Back in the 1980s, the Scala Cinema in King’s Cross was a London landmark: a gloriously grotty fleapit screening the best in underground cinema to audiences of film lovers and students. They were so punk-rock, they even showed ‘A Clockwork Orange’ back when Stanley Kubrick had personally banned it from British cinemas (a stunt which backfired when a lawsuit forced the cinema to close).
Fast-forward to 2011, and the Scala Forever tribute festival arrives to rekindle the Scala spirit with DIY film shows in pubs, clubs and galleries across London. This year, it’s bigger than ever, retitled Scalarama, and ballooning to cover the whole of the UK with a programme that spans everything from established classics to underground oddities, from VHS found footage to digital experimenta.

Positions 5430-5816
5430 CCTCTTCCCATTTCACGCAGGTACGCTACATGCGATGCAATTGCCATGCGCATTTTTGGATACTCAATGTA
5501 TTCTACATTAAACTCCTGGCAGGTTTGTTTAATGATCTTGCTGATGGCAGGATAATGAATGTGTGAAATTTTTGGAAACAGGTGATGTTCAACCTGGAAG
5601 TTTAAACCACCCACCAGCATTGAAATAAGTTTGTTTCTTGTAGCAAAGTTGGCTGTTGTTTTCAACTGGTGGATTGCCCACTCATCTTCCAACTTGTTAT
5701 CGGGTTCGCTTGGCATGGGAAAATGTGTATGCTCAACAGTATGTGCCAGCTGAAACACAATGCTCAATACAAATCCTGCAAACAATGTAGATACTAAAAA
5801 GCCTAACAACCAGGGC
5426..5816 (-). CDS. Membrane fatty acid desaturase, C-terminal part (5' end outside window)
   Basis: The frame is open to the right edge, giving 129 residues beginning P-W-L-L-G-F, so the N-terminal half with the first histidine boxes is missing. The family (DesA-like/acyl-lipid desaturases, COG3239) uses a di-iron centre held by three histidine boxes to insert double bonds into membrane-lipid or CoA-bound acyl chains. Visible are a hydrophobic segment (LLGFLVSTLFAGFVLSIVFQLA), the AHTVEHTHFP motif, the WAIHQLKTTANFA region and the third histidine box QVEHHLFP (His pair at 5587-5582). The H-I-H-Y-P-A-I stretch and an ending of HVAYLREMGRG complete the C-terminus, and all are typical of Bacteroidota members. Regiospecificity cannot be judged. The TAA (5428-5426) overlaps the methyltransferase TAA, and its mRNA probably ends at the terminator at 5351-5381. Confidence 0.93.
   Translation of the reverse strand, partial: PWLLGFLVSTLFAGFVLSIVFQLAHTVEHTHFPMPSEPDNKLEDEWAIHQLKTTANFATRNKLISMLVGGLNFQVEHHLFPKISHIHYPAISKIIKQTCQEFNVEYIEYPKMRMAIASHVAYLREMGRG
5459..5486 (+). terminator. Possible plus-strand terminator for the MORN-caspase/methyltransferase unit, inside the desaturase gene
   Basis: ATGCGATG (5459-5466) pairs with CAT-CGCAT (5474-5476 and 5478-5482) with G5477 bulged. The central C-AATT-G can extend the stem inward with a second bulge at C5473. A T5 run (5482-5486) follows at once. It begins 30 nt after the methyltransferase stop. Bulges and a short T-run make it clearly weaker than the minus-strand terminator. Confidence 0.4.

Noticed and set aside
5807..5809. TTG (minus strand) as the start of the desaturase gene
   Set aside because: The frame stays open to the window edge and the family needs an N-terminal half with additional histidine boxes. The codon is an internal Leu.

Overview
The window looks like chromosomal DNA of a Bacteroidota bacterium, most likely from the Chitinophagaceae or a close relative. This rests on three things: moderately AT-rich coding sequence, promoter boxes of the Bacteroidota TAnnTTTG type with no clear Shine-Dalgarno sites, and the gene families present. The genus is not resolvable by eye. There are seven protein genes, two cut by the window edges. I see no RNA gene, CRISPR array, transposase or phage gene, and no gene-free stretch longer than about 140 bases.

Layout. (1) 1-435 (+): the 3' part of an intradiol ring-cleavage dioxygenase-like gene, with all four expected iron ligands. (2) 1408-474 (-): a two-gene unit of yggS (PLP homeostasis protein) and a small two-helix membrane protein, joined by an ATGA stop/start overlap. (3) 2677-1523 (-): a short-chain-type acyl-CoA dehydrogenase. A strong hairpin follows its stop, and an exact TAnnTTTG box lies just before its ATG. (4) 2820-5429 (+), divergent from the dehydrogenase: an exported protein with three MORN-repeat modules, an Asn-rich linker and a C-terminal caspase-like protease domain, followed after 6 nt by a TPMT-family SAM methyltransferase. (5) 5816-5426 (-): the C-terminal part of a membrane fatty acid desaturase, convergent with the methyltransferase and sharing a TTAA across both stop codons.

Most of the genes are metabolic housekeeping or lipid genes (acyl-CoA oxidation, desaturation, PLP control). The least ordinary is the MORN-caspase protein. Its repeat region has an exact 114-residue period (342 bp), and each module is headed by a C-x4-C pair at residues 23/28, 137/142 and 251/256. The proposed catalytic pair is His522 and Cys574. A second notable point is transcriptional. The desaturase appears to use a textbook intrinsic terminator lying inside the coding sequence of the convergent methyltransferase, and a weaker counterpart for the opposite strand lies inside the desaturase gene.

As ever, the focus is on a core programme of fascinating rediscoveries. This year these include a selection of films by pioneering documentary-maker Shirley Clarke and a timely new print of berserk, indescribable animal-exploitation-drama-doc-reality-show oddity ‘Roar’ (1981).
But it’s further down the list where things get interesting, with a huge array of tiny screenings to suit every taste. With many still to be confirmed, our eye was caught by folk oddity ‘Penda’s Fen’ (1974) at Whitechapel Gallery, nutty Italian horror flick ‘Nightmare City’ (1980) at the Prince Charles and a trio of Cannon Films double bills, including the mighty ‘Runaway Train’ (1985), showing courtesy of The Badlands Collective at a variety of cinemas. But this is just the tip of a very large and wayward cinematic iceberg.
Scalarama runs September 1-30 in venues across the city. Go to scalarama.com to see the full programme and book tickets.